SAN FRANCISCO (CBS SF) – The pace and hustle and bustle of the Glide Memorial kitchens, deep in the heart of San Francisco’s Tenderloin District, accelerated Thursday morning as hundreds of hot meals were prepared for their annual Thanksgiving celebration for those in need.
In recent years, the lines have grown longer, only slowed down by the restrictions put in place during the 2020 COVID outbreak.
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This year, Glide put up huge tents to protect everyone from COVID and to be socially distant.
“Right now there are more people living on the streets, there are more people who are hungry, and Glide is providing services every day,” said Glide official George Gundry. “The volunteers are big this year. We made it through much of the pandemic without a group of volunteers. This year they will crave turkey, ham … They will serve meals in the tents. “
The Salvation Army also made changes to their annual Thanksgiving meal present this year. In the second year, the organization’s food delivery program will use socially distant precautions. Hundreds of volunteers will help deliver meals to homes on Thanksgiving morning.
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“We are hypersensitive to the way COVID has isolated us all. So when this senior, this house-cuffed person, is welcomed by someone today, someone becomes a family, a friend, “said Salvation Army major David Pierce as he stood in the middle of delivery boxes piled to the ceiling. “To convey a feeling of love, gratitude, gratitude, appreciation and give them a feeling of hope today.”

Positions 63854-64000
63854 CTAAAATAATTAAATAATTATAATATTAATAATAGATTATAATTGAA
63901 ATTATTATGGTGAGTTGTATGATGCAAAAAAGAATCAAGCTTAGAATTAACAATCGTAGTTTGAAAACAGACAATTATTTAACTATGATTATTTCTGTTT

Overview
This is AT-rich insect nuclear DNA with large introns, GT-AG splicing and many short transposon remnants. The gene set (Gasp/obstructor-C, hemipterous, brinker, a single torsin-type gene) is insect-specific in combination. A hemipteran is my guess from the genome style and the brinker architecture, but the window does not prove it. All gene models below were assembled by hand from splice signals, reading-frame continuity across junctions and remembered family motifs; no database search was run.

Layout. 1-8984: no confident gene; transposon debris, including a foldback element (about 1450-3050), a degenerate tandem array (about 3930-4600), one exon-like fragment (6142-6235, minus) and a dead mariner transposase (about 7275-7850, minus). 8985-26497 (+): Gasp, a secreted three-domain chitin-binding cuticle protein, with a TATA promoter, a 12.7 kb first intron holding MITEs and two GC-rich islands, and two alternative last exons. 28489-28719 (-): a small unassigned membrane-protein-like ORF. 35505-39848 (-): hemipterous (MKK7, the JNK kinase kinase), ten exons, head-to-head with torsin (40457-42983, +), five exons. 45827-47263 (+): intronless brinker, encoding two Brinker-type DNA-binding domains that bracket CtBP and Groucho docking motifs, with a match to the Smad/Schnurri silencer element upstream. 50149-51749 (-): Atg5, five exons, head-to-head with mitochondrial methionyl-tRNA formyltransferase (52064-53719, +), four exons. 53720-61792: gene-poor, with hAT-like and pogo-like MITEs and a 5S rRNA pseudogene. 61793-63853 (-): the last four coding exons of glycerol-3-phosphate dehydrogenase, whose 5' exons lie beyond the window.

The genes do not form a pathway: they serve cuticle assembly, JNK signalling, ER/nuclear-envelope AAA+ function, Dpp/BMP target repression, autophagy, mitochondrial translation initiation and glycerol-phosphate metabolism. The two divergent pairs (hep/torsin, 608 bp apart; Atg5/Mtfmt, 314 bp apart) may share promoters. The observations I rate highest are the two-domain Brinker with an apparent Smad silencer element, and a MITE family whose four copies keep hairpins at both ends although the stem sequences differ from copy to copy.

For volunteer Kalani Isabel, it’s about giving something back – knowing only too well what it means to eat something on Thanksgiving.
“When I was young, my family was in need and the Salvation Army was always there for us,” says Isabel. “We didn’t have a lot of Thanksgiving and Thanksgiving was tough for my mother.”
That year the Salvation Army was supposed to deliver about 4,000 meals.
Mark Hopper brought his daughter with him this morning to volunteer, a reminder to be thankful and give back on Thanksgiving.
“If you’re showing that you want to be compassionate and empathetic towards people, you have to actually do it instead of just telling your kids,” said Hopper.
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